InfoWorld's Test Center picks the best open source development tools of 2011
Was it just a few months ago that everyone loved multithreading and concurrently running tasks? My how the pendulum swings! Some clever programmers behind Node.js realized that each new thread cost 2MB in memory and gave it a second thought. Sure, that's not much for a desktop app that might use one to watch the user interface and another to watch the network traffic, but it adds up quickly when you're using a new thread for every request that reaches your website. If Slashdot loves your site, suddenly a server with 16GB of RAM looks quite small.
The genius of Node.js is that it uses only one thread to handle all of the input. This forces the developer to anticipate when the code might hang and to split up the code in these places. If a request comes into the website and you need to check a database to see if the user has enough cash in the bank, you write two functions. The first handles the work before the potentially slow database query, and the second handles the decisions after the poky database sends along the bank balance. When the programmer does all of this for Node.js, there's no need for extra threads or an operating system layer that can juggle the different processes.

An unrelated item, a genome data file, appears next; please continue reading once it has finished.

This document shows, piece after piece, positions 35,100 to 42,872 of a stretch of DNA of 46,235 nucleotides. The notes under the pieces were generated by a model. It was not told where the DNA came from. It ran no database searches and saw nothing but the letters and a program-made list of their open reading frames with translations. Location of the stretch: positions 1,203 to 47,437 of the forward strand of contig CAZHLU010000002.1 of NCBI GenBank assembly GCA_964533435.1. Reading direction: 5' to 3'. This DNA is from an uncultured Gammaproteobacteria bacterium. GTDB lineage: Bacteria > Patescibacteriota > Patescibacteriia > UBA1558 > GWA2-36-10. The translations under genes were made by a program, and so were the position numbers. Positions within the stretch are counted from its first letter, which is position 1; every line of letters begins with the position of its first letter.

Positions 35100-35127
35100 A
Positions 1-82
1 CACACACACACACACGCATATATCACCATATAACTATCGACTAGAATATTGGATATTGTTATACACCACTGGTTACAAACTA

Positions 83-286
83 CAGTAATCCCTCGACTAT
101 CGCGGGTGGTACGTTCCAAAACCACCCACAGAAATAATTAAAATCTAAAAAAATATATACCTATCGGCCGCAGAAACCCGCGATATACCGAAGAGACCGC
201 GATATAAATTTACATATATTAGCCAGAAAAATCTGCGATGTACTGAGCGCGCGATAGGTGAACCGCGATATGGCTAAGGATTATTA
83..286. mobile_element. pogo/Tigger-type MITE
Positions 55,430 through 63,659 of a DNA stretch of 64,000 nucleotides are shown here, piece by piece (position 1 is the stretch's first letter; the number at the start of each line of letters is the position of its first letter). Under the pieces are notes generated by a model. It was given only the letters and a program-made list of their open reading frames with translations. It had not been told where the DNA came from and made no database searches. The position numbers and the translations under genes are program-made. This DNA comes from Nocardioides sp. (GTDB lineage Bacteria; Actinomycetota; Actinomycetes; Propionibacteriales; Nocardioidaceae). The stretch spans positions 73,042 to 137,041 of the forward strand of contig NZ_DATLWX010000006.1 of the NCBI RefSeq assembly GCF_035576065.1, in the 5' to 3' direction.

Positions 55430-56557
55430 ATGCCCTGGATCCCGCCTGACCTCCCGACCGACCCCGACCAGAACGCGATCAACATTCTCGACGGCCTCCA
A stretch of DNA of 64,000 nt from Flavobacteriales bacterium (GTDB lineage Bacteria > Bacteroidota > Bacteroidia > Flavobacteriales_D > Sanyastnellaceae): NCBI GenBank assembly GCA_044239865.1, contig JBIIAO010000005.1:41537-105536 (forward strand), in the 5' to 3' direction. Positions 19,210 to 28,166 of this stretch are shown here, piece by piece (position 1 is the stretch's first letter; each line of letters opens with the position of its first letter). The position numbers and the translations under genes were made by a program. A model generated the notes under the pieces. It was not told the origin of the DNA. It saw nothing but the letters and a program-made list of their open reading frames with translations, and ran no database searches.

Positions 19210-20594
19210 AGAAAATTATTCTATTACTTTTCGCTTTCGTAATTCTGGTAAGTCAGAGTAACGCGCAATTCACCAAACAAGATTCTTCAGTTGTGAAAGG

Node.js still feels more like a science project than an enterprise-ready tool, but the community is growing quickly as people recognize just how fast the system can be when the programmers don't screw up. It's only a matter of time before some clever JVM lovers write a nice container for Java or Ruby programmers who are willing to insert the right splitting points into the code. Until then, Node.js is the place to experiment with lightweight server stacks.
The Bossies 2011 index:
This slideshow, "Bossie Awards 2011: The best open source application development software," originally appeared at InfoWorld.com. Follow the latest developments in application development and open source at InfoWorld.com.